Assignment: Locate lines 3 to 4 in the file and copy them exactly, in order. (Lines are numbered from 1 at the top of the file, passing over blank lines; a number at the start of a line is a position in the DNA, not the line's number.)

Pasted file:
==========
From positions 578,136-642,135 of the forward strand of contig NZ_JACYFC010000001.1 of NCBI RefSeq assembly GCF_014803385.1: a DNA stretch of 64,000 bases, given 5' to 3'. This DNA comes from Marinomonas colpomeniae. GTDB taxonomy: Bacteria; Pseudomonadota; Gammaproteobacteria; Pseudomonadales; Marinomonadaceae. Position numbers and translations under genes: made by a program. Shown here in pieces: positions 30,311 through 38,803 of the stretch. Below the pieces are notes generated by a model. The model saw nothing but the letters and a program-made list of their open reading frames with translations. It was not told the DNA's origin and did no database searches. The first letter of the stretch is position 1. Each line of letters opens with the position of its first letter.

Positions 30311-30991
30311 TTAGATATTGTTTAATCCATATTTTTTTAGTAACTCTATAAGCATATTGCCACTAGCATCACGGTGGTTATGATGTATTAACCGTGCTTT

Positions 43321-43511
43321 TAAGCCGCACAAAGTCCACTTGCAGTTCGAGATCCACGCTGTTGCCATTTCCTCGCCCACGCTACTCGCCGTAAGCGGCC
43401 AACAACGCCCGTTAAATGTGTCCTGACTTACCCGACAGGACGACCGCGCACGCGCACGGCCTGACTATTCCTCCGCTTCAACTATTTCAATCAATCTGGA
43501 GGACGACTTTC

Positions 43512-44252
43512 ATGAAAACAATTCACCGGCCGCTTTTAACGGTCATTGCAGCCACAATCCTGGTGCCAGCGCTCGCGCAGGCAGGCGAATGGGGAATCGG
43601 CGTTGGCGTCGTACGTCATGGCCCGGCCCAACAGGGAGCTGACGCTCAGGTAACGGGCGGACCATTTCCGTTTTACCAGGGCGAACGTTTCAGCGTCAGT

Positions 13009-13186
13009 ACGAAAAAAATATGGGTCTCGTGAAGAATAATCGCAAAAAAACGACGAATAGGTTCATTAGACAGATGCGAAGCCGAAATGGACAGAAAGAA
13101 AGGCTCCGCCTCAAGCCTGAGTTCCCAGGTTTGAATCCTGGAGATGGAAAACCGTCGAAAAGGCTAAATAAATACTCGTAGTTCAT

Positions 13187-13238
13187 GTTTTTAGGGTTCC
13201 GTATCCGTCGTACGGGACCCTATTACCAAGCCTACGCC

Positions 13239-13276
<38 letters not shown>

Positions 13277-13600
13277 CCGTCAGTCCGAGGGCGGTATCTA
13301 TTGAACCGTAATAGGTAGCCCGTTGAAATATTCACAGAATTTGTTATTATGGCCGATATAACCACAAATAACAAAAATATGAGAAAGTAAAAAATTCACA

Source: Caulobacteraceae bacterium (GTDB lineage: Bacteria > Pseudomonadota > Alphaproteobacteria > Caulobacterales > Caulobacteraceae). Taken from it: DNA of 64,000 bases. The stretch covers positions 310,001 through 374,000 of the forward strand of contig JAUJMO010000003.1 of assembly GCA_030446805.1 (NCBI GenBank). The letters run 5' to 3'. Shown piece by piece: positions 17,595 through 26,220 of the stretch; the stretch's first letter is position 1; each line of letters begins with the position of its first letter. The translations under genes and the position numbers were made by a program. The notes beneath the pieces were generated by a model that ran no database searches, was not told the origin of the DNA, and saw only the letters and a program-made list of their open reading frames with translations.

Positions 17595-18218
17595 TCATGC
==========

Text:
30311 TTAGATATTGTTTAATCCATATTTTTTTAGTAACTCTATAAGCATATTGCCACTAGCATCACGGTGGTTATGATGTATTAACCGTGCTTT

Positions 43321-43511